Trauma of Dunkirk
SIR – John Carey (Letters, July 15) is correct when he writes that the men who returned from Dunkirk did not look “clean and well-dressed”.
My uncle George was in such an awful state that, after leaving the railway station on his return to Manchester, he was approached in the street by his sister, who did not recognise him. When he arrived at his parents’ house, his mother took his uniform outside and burnt it.
After the war, he had nightmares about Dunkirk on a regular basis, and was afflicted by deafness caused by the noise from bombs dropped on the beach. Paul Bradshaw
Ramsey, Isle of Man
SIR – My late father-in-law escaped Dunkirk and found himself on a train to Cardiff.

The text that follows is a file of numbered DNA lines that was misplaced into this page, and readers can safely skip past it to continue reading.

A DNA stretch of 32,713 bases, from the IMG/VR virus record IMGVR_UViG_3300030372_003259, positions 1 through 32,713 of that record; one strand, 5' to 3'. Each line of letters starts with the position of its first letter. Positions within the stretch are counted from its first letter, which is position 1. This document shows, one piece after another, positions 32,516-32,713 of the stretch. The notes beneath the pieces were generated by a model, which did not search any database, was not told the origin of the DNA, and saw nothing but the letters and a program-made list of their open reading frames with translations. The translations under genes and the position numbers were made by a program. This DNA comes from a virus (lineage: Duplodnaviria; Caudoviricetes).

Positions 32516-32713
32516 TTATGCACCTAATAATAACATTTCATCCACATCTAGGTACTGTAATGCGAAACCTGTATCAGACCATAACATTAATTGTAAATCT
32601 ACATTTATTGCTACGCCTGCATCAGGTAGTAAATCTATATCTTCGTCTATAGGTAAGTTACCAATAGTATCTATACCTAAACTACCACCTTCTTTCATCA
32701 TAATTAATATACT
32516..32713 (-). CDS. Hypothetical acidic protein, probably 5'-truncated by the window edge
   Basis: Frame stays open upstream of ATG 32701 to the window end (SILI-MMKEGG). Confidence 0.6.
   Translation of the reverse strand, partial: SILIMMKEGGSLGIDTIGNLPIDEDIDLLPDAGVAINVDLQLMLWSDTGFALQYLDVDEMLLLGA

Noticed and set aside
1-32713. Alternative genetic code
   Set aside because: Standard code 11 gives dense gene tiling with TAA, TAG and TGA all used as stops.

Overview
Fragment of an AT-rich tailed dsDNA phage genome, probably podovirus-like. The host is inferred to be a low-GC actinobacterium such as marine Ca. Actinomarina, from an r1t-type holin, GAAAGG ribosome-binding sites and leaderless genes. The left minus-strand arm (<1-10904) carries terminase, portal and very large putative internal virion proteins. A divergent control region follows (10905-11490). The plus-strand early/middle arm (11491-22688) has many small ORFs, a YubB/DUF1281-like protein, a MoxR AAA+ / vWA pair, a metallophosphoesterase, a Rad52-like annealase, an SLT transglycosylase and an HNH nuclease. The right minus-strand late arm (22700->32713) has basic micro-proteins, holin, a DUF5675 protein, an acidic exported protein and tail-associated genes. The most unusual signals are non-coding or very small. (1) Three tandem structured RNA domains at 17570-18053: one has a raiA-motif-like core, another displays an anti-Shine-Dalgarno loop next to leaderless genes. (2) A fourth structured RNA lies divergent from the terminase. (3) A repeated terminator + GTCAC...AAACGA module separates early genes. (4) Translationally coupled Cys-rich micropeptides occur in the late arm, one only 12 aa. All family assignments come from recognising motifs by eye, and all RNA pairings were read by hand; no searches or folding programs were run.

En route he was told that anyone who had managed to hang on to his rifle would be sent back to continue the fight. His weapon followed many more through the train window.
SIR – My father was at Dunkirk and, although wounded, got on board an Isle of Man steamer, the SS Ben-mychree, in the harbour.
Feeling mildly celebratory, he headed for the bar, but when he ordered a drink, the barman said: “Sorry sir, we don’t open till we sail.”
This story was published in the Evening Standard at the time of the Fifties film about Dunkirk, and earned him two tickets to the premiere. It was also virtually the only story of his wartime experiences that he told. Howard Larkin
Reading , Berkshire